Practicing Science, Living Faith: Interviews with Twelve Leading Scientists

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Philip Clayton, Jim Schaal
Columbia University Press, 2007 - Religion - 250 pages

Twelve scientists from diverse backgrounds and disciplines demonstrate that it is indeed possible for profound intellectuals to integrate the life of science with the life of faith. In honest and inspiring interviews, they describe the difficult though rewarding process of reconciling their faith with their science and reveal the ways in which the two spheres can not only coexist but also mutually enhance each other.

Jane Goodall begins the conversation by emphasizing the importance of recognizing the "spark of spirit" that runs through all creatures, human and animal. Robert Pollack discusses his motivations for opening a major center for the study of science and religion at Columbia University. Khalil Chamcham, a Moroccan astrophysicist and devout Muslim, moves from the study of galaxy formation to a new dialogue between Islam and the West. Thomas Odhiambo, a Kenyan entomologist, helps to bring sustainable agriculture to sub-Saharan Africa by uniting African animist and Christian traditions, and Henry Thompson, a computer scientist, utilizes his Quaker practice in both his science and his work as a mediator.

Thoughtful and compelling, these and other scientists recount a rich integration of science and religion in their practice, their experience, and their approach to their work. Some find a deep harmony between the life of faith and the practice of science, whereas others struggle with the ongoing tensions. These original interviews range across the metaphysical, ethical, and religious implications of cutting-edge research. Taken together, they offer a unique picture of how scientists make peace with their work and their spirituality.

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Introduction i
Jane Goodall
Hendrik Pieter Barendregt

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About the author (2007)

Philip Clayton is Ingraham Professor at Claremont School of Theology and specializes in relations between science and religion. He is the author or editor of some fifteen books in the field, including God and Contemporary Science; Explanation from Physics to Theology; The Problem of God in Modern Thought; Mind and Emergence; and the Oxford Handbook of Religion and Science. From 1999 to 2003 Dr. Clayton served as principal investigator of the Science and the Spiritual Quest program at the Center for Theology and the Natural Sciences in Berkeley, California.Jim Schaal attended Deep Springs College and earned a dual baccalaureate in physics and philosophy from the University of California, Davis. From 1999 to 2003 he served as program director of the Science and the Spiritual Quest program and currently is a graduate student at the Divinity School of the University of Chicago.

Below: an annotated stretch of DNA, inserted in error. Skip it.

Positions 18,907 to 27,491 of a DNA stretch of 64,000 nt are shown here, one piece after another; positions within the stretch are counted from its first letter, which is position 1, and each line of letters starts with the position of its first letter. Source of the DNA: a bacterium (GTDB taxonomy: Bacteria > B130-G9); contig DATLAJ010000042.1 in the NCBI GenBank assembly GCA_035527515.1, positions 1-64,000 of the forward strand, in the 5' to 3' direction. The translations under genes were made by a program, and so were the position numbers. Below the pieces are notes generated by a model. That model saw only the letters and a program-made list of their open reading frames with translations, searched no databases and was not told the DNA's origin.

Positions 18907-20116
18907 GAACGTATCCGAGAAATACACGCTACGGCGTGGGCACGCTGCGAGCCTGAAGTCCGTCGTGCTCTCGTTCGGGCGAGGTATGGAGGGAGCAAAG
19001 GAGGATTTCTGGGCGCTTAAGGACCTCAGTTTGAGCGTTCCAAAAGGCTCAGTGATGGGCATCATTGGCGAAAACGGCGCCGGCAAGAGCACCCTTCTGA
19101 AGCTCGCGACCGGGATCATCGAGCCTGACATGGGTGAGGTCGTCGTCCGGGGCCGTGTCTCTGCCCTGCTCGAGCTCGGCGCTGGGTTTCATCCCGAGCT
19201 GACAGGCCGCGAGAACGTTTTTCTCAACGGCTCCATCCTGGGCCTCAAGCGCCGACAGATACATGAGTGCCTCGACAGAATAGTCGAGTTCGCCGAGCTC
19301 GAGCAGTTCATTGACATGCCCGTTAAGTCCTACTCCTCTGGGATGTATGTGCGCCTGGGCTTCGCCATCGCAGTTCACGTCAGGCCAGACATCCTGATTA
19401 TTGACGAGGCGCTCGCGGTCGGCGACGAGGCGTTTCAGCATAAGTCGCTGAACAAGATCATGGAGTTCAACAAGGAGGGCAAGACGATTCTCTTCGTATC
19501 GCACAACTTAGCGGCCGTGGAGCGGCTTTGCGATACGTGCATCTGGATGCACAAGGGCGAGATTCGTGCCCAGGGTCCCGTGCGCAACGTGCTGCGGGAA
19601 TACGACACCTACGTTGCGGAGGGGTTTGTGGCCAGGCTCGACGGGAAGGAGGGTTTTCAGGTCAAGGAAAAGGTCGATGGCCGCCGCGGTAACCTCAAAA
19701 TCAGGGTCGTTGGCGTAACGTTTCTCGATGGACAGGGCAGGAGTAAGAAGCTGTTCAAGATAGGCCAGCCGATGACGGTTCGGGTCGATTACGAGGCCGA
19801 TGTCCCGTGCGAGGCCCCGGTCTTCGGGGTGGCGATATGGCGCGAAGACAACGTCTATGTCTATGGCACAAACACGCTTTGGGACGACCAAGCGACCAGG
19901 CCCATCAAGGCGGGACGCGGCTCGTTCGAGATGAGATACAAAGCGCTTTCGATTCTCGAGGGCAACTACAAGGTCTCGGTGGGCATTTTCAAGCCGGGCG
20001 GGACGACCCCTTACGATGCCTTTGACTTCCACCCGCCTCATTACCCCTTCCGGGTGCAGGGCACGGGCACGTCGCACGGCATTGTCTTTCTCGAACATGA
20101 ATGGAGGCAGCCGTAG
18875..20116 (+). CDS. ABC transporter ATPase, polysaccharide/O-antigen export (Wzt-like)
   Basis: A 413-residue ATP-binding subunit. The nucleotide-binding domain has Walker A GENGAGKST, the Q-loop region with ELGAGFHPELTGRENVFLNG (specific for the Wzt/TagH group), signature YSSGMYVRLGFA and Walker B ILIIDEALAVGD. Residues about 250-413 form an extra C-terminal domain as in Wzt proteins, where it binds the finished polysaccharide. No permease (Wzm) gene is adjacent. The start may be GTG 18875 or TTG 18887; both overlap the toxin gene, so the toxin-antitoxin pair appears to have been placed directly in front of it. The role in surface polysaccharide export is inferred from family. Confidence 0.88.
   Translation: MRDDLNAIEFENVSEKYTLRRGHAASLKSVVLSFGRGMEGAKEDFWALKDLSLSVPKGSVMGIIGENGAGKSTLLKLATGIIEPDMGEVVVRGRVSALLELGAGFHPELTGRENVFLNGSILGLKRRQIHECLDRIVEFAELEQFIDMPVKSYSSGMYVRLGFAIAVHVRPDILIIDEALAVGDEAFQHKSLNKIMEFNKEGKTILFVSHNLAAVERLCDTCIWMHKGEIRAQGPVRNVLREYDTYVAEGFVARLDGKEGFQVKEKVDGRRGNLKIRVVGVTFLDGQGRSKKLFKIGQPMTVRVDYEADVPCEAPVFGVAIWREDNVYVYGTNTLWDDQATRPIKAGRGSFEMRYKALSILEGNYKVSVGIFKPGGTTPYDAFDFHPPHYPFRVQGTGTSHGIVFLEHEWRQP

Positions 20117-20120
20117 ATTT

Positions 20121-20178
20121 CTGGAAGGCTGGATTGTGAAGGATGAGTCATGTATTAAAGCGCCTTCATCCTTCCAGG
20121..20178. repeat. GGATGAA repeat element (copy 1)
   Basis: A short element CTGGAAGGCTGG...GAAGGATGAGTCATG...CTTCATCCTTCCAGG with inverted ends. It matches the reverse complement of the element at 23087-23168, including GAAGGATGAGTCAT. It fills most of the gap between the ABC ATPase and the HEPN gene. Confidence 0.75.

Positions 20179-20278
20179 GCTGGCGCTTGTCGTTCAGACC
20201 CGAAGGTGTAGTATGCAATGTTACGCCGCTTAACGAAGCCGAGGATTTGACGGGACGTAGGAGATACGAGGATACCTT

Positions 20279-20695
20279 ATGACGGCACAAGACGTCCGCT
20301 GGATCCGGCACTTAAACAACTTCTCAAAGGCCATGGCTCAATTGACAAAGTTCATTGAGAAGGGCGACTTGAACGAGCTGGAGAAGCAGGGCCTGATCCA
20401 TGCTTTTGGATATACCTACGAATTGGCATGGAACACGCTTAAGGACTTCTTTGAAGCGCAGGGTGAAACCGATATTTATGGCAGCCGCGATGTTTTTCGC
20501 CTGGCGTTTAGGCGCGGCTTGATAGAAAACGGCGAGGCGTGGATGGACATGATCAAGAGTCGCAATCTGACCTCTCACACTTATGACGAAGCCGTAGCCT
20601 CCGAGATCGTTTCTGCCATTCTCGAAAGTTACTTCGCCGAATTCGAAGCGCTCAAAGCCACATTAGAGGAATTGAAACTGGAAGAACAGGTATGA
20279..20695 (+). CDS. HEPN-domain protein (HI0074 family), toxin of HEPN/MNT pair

Philip Clayton holds a PhD in both philosophy and religious studies from Yale University. He has taught at Haverford College, Williams College, and the California State University, and has just been named to the Ingraham Chair at the Claremont School of Theology. Clayton has been guest professor at the Divinity School, Harvard University, Humboldt Professor at the University of Munich, and Senior Fulbright Professor, also at the University of Munich. He is a past winner of the Templeton Book Prize for best monograph in the field of science and religion and a winner of the first annual Templeton Research Prize.Clayton is the author of The Problem of God in Modern Thought (Eerdmans, 2000), God and Contemporary Science (Edinburgh University Press, 1997); Explanation from Physics to Theology: An Essay in Rationality and Religion (Yale University Press, 1989; German edition, Rationalität und Religion, 1992); and Das Gottesproblem, vol. 1: Gott und Unendlichkeit in der neuzeitlichen Philosophie (Schöningh Verlag, 1996). He has edited and translated several other volumes and published some 40 articles in the philosophy of science, ethics, and the world's religious traditions. His current research interest lies in developing a theology of emergence, to be published next year as The Emergence of Spirit.Clayton is currently Principal Investigator of the "Science and the Spiritual Quest" project (SSQ) at the Center for Theology and the Natural Sciences in Berkeley, California. SSQ has brought together over 100 top scientists from around the world to explore the connections between science, ethics, religion and spirituality. The SSQ Berkeley conference in 1998 received close to 100 million media impressions and was featured on the cover of Newsweek. Other major public events (past or future) sponsored by SSQ include: Silicon Valley, Harvard University, the UNESCO World Headquarters in Paris, Granada, Bangalore, and Tokyo.

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